The film is beautiful to look at and Director of Photography Rachel Morrison deserves some accolades here. The city of Wakanda is a magical hidden metropolis powered on vibranium- a Star Trekien Egypt-like environment.  Overall the special effects were somewhat conservative, but worked well considering the fact the film is positioned as more of an action drama featuring great actors, versus a lot of gratuitous computer generated eye candy.


My overall rating of this movie is 4.7 out of 5 stars as the special effects and fighting action scenes could have used more punch- leveraging that high action Marvel formula. But Marvel knows exactly what it’s doing with Black Panther. They understand the power and omnipotence of giving a black character God-like powers.  And while we assume Marvel has no experience with a minority cast, I would suggest watching the movie “Logan”, a sequel of the X-Men franchise.

Logan, alias Wolverine, must rescue a mutant little girl from bounty hunters, we later find could be his daughter by DNA. Some key points about race in the movie that struck me:  the girl is Mexican as she was raised in a mutant breeding farm in Mexico, she is curiously mute the entire movie, when she finally speaks- it’s spanish. At one point in the film, a black family comes to the aid of Wolverine. The entire black family- mother, father, teenage boy are violently killed. They would be the only innocent people to die in the film! In the very first scene of the film, Wolverine is confronted by a Mexican gang, who he has to kill of course.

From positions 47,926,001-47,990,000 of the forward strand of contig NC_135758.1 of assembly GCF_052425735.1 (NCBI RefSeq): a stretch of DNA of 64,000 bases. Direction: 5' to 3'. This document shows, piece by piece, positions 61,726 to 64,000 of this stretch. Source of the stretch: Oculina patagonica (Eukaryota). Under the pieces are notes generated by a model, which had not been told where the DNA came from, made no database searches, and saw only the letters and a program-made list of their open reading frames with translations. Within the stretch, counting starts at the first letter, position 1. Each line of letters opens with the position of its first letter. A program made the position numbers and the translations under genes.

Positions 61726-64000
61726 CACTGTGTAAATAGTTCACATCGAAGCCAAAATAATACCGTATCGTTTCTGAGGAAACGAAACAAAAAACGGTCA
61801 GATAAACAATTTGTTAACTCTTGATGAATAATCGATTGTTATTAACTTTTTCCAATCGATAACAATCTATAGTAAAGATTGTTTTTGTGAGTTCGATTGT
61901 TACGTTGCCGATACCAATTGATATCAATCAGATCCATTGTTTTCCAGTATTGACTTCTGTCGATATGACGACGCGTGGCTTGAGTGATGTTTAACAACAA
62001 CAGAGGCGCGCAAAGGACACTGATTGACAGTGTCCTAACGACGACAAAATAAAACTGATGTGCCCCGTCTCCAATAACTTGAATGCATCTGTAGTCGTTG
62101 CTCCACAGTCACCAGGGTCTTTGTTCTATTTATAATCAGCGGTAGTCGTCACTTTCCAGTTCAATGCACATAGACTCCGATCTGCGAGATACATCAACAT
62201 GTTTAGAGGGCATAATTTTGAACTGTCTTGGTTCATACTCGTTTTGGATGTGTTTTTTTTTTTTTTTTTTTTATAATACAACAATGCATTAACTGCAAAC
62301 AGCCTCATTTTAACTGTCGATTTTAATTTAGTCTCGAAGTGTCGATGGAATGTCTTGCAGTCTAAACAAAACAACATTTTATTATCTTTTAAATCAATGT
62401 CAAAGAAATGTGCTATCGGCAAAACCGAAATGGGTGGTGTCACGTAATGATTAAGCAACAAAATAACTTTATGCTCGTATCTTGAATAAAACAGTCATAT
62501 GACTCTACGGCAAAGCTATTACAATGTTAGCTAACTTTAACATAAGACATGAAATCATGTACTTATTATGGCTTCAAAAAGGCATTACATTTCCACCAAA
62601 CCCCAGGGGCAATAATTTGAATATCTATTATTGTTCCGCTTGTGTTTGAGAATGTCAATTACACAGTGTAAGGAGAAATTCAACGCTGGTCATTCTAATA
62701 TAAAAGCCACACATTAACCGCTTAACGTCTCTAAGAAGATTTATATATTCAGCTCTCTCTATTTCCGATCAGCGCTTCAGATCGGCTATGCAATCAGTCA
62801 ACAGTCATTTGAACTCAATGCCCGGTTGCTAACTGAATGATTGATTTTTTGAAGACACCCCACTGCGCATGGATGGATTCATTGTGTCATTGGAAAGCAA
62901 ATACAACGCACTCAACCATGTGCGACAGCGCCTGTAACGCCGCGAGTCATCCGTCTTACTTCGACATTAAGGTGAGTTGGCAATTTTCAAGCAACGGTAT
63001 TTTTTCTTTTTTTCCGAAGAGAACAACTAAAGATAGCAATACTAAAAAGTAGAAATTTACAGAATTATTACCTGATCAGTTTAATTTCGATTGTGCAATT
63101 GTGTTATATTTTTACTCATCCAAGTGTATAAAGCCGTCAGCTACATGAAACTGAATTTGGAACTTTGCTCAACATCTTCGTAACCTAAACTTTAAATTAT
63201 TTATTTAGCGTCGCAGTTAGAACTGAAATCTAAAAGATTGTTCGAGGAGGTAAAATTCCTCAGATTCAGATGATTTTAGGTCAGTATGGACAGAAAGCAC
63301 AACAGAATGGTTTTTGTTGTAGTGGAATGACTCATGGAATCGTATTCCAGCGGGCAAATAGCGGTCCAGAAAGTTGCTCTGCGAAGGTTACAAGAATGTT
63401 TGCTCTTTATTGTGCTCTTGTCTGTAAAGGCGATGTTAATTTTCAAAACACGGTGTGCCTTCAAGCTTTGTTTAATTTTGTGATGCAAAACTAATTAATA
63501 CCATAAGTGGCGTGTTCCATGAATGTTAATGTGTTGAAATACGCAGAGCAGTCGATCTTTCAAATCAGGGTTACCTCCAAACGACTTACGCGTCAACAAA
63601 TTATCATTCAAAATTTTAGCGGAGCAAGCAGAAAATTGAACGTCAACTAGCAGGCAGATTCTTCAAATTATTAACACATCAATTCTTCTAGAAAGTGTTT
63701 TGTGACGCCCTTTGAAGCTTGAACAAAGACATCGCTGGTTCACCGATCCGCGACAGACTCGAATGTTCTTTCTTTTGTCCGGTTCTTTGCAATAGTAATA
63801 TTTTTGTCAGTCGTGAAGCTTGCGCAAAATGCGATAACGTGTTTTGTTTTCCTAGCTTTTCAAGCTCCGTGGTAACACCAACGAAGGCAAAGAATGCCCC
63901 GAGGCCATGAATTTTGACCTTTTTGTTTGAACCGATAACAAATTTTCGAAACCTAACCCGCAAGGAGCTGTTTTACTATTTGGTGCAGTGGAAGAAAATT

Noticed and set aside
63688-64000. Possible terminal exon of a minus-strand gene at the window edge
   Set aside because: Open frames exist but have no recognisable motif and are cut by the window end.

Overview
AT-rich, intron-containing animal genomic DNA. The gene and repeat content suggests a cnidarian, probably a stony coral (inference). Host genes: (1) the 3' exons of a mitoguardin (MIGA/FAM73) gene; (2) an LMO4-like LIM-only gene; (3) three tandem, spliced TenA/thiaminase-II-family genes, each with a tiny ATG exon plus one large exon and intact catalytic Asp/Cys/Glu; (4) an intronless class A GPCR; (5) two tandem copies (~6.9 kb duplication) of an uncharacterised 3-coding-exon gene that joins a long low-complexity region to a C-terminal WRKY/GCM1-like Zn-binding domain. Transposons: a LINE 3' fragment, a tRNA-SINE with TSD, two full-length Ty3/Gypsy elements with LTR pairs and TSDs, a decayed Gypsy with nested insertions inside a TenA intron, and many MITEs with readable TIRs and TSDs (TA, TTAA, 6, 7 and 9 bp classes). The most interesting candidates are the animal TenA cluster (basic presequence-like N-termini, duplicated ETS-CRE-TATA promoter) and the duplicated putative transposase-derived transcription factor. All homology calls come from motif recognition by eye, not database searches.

My point is simply that Marvel has created films that handle minority characters in a way that seems to suggest indifference. Some notable black  film directors passed on The Black Panther for various reasons. And while this is a wonderful movie with a great cast, something appears to be missing.

Marvel super heroes are typically granted with very specific powers- not so much for Black Panther.  Based on Marvels indifference to black characters in the past, hard to believe this was an oversight. Whereby looking closely at other Marvel movies, seems only to confirm this glaring difference between Black Panther and his other super hero brethren. Though I would prefer to believe that a super hero named The Black Panther was initially created to symbolize black power, it’s conceivable Marvel traded in their dashikis to insure the movie would play in Peoria.




Pursuit of a Financial Genius -Remembering Travers Bell Jr.

by Rick W. Johnson